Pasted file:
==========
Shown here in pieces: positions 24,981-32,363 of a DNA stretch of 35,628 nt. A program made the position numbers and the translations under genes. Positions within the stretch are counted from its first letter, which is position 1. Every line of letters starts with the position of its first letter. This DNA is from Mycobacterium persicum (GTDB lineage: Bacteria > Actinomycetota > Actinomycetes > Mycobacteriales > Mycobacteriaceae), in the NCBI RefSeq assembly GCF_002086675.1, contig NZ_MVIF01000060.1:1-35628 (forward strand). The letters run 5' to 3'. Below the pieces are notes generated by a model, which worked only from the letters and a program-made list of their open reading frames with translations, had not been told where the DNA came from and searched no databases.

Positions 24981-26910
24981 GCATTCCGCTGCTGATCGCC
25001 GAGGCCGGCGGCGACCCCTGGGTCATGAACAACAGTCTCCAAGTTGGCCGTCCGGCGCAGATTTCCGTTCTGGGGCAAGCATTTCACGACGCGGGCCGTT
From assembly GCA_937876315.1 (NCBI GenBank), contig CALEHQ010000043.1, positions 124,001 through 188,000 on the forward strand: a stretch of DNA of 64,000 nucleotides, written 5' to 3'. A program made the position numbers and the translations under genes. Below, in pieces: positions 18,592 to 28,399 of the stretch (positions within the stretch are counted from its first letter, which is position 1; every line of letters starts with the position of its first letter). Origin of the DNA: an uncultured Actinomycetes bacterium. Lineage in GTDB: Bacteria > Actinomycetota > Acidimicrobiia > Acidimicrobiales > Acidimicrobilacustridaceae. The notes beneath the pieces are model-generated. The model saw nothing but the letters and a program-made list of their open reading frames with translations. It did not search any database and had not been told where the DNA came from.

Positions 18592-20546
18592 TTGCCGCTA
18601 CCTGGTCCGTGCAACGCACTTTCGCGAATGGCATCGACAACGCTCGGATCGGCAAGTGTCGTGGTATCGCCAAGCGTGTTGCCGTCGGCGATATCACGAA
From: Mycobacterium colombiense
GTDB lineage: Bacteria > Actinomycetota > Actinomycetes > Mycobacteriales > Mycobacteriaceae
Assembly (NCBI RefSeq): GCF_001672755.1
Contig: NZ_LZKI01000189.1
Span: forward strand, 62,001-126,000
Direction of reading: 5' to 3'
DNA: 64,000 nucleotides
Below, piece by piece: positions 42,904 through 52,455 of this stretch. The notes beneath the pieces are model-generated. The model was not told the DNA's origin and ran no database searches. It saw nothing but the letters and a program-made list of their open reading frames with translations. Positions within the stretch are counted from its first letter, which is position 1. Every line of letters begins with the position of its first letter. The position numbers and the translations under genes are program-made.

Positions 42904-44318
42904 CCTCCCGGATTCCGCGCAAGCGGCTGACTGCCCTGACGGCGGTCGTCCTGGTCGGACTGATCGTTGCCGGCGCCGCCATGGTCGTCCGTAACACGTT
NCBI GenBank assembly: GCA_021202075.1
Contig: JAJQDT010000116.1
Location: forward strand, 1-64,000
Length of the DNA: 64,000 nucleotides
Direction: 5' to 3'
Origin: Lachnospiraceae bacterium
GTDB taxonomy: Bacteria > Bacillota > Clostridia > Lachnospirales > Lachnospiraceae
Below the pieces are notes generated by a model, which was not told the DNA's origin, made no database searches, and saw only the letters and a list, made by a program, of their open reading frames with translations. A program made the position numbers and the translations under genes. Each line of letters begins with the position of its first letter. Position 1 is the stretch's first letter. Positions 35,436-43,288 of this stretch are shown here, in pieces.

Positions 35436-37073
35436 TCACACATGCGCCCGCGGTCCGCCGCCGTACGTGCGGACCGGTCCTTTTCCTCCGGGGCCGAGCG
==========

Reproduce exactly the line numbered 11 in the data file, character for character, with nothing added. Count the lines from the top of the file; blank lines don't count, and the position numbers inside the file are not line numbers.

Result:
Assembly (NCBI RefSeq): GCF_001672755.1